If you got your hands on tickets to those sold out shows, don’t be expecting the huge orchestrations you hear on the record, with the sisters deciding to strip the band back to the bare essentials.

“We’re just a four-piece on stage so we won’t really be recreating that but I kind of like that because it’s a different thing, the live experience from the record,” Sӧderberg says. “It is more intimate. We’re just four people but I really like it. I don’t think you really have to sound exactly the way you do on record.”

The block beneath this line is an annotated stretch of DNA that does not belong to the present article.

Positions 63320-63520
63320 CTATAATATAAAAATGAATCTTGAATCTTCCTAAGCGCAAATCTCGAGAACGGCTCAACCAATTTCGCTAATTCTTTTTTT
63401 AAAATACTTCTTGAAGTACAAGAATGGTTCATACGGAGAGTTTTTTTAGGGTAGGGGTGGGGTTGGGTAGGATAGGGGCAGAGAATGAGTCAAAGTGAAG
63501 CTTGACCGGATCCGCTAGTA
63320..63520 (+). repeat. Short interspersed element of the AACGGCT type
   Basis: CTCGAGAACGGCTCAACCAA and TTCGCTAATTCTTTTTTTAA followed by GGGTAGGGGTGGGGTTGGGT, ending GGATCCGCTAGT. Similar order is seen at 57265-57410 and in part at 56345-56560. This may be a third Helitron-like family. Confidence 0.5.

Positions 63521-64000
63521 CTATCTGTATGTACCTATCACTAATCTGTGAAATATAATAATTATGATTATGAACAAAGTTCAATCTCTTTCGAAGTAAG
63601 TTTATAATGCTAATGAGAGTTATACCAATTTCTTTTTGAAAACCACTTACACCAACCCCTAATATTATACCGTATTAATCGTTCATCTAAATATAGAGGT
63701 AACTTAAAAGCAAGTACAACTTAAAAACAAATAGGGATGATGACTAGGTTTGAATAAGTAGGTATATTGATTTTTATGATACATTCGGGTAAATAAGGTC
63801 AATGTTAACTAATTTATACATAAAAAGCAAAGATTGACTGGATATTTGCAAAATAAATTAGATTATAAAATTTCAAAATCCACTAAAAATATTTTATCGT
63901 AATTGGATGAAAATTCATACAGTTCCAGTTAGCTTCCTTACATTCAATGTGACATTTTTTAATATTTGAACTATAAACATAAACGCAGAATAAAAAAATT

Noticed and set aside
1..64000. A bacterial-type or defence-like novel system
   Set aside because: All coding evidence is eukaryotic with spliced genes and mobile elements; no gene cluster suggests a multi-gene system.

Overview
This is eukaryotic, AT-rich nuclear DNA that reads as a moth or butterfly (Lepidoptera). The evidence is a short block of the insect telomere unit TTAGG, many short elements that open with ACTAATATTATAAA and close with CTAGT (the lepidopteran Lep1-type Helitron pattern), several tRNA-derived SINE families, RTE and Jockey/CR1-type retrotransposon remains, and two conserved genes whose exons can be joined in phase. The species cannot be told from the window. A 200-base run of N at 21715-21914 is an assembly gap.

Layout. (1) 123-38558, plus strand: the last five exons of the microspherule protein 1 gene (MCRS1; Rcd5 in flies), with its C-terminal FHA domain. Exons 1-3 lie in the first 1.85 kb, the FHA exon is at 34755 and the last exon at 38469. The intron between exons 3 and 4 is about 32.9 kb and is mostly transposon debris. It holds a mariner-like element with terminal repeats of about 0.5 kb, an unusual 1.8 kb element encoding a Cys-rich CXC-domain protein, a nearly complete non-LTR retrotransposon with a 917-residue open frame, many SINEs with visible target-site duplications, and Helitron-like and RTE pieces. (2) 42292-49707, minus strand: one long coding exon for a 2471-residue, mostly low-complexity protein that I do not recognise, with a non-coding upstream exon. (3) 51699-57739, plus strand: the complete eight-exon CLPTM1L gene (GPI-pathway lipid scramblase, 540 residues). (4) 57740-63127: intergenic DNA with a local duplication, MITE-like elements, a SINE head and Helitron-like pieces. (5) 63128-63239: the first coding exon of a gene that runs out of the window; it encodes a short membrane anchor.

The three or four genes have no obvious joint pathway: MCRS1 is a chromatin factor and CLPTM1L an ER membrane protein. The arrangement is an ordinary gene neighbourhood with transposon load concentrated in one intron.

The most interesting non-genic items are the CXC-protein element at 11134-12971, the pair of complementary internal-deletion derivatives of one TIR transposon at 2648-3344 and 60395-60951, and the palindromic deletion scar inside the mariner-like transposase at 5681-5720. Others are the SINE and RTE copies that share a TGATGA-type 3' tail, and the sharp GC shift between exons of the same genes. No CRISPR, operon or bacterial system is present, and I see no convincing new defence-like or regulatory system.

The ominous ticking down of clock isn’t exactly a new idea in music but it is a universal one that’s buried deep in our collective minds. The themes First Aid Kit explore of nostalgia and longing for past glory days are all offshoots of the ultimate question of our own mortality, which gives their indie pop a darker tinge. What’s also refreshing is to hear it done in such an honest way that distances it from the usual method of overzealous poetry and opaque empty metaphors. The questions Klara is running from in Silver Lining are ones we all have to deal with and listening to First Aid Kit may make you face up to them, hopefully for the better.